|Burke Library at Union Theological Seminary|
At a Glance
This collection is organized in one unarranged series.
Scope and Contents
This collection contains materials gathered by the Missionary Research Library documenting the life and work of Dr. Aggrey, including a biographical sketch, letters about and personal recollections of Aggrey, a newspaper obituary, and a bibliography of articles on Aggrey. All materials are carbon copy.
Burke Library record group:
Missionary Research Library Archives: MRL1, Africa
Using the Collection
Burke Library at Union Theological Seminary
Conditions Governing Access
This collection is open for research.
Conditions Governing Use
Some material in this collection may be protected by copyright and other rights. Information concerning copyright, fair use, and reproduction requests can be consulted at Columbia's Copyright Advisory Office.
Item description, MRL1: James Emman Kwegyir Aggrey papers, 1920-1927, box #, folder #, The Burke Library at Union Theological Seminary, Columbia University in the City of New York.
Staff, MSRC, "AGGREY, J.E. KWEGYIR" (2015). Manuscript Division Finding Aids. 3. https://dh.howard.edu/finaid_manu/3. Howard University.
About the Finding Aid / Processing Information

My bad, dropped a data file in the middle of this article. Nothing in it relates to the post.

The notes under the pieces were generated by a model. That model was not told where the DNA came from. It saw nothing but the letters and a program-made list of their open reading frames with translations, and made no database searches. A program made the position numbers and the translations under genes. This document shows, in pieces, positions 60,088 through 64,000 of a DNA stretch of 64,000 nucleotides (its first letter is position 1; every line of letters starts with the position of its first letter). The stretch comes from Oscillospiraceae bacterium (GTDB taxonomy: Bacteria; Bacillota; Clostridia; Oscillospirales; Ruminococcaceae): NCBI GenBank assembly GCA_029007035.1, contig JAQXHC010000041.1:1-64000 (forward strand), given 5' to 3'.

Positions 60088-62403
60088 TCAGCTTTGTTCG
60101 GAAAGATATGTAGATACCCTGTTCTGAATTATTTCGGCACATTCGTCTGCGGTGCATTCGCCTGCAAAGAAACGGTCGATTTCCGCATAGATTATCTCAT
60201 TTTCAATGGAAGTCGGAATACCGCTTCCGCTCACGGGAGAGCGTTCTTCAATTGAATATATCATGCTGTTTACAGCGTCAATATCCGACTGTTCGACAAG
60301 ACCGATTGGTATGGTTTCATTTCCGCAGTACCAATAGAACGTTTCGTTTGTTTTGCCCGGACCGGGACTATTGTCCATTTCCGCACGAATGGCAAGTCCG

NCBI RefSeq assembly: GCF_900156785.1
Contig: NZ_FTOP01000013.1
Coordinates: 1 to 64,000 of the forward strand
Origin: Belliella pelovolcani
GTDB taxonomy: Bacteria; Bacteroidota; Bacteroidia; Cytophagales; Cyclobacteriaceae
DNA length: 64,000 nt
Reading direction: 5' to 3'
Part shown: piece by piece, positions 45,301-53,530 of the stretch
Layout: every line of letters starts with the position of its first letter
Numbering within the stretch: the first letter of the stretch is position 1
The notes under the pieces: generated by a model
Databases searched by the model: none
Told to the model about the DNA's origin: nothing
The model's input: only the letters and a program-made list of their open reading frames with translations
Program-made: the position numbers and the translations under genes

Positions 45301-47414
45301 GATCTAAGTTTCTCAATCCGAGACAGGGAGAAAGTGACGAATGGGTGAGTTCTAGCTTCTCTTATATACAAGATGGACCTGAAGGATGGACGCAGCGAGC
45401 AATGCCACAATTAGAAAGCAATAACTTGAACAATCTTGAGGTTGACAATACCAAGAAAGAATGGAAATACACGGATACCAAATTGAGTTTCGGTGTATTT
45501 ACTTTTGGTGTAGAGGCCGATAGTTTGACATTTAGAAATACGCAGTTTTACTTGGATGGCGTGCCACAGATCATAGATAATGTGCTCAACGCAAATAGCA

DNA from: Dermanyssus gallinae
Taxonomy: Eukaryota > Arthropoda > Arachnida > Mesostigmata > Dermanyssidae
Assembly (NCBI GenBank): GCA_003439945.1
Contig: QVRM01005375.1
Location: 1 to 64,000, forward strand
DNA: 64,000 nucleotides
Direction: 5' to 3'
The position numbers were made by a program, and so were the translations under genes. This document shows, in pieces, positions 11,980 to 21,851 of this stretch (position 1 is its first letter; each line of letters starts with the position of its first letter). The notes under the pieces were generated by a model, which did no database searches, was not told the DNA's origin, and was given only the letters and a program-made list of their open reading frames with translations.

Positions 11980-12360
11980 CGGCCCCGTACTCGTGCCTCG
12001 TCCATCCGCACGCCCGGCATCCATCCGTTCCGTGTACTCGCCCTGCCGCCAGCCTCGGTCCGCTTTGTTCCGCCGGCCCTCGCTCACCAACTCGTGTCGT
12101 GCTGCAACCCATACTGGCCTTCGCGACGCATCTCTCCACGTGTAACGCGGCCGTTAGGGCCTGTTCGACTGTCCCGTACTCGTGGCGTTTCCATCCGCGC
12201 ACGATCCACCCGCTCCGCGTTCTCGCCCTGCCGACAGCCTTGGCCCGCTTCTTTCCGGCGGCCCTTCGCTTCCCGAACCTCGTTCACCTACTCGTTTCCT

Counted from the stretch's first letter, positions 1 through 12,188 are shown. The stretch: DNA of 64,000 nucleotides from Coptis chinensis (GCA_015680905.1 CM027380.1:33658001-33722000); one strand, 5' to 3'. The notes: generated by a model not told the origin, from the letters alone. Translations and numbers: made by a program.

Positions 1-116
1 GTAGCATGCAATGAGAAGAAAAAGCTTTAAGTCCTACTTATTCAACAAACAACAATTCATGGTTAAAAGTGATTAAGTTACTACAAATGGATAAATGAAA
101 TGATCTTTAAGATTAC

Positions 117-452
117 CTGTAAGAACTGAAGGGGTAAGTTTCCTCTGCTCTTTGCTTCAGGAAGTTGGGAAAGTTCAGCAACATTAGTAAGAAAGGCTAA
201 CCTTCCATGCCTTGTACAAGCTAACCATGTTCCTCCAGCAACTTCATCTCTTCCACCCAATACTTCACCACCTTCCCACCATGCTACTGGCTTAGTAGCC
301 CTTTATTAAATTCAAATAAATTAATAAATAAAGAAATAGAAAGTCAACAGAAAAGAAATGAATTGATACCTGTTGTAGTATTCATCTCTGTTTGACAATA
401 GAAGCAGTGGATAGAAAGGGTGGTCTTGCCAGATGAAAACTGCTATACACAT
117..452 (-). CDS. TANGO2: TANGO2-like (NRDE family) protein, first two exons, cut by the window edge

Columbia University Libraries, Burke Library at Union Theological Seminary
Material cataloged by Lynn A. Grove on 1988-07-18. Metal clips and staples were removed from materials. Materials were placed in new acid-free folders. Acidic newspaper clippings were photocopied onto acid-free paper. The finding aid was created by Brigette C. Kamsler in 2011 with the support of the Henry Luce Foundation, and edited by Leah Edelman in 2021.
2021-01-26 PDF converted to EAD and description updated by Leah Edelman.
History / Biographical Note
Biographical / Historical
James Emman Kwegyir Aggrey was born October 18, 1875 in Anamabu, part of the Gold Coast Colony of West Africa. When Aggrey was eight, he entered the Wesleyan Methodist School at Cape Coast and was mentored by missionary Reverend Dennis Kemp. Aggrey began teaching at age fifteen and taught thirty to forty boys at Abura Dunkwa. A year later, he was teaching at the Wesleyan Centenary Memorial School, where he would become headmaster.
In 1898, Aggrey travelled to the United States for his own education. In Salisbury, North Carolina he received bachelors and masters degrees from Livingstone College and a Doctor of Divinity degree from Hood Theological Seminary. While teaching at Livingstone after graduation, Aggrey took classes at Columbia University where he was also a member of the Phelps-Stokes Commission working to determine the educational needs of Africa. According to Thomas Jesse Jones, Chairman of the Commission in 1920, Aggrey was chosen because of "his African origin, his marked ability as an observer, his broad training in sociology and education, and his constructive attitude towards the perplexing problem of race relations."
Aggrey was made vice-principal of the Prince of Wales College in Achimota, Africa in 1924 after completing examinations at Columbia University for the Doctor of Philosophy degree. In 1927, Aggrey died suddenly from pneumococcus meningitis in the United States.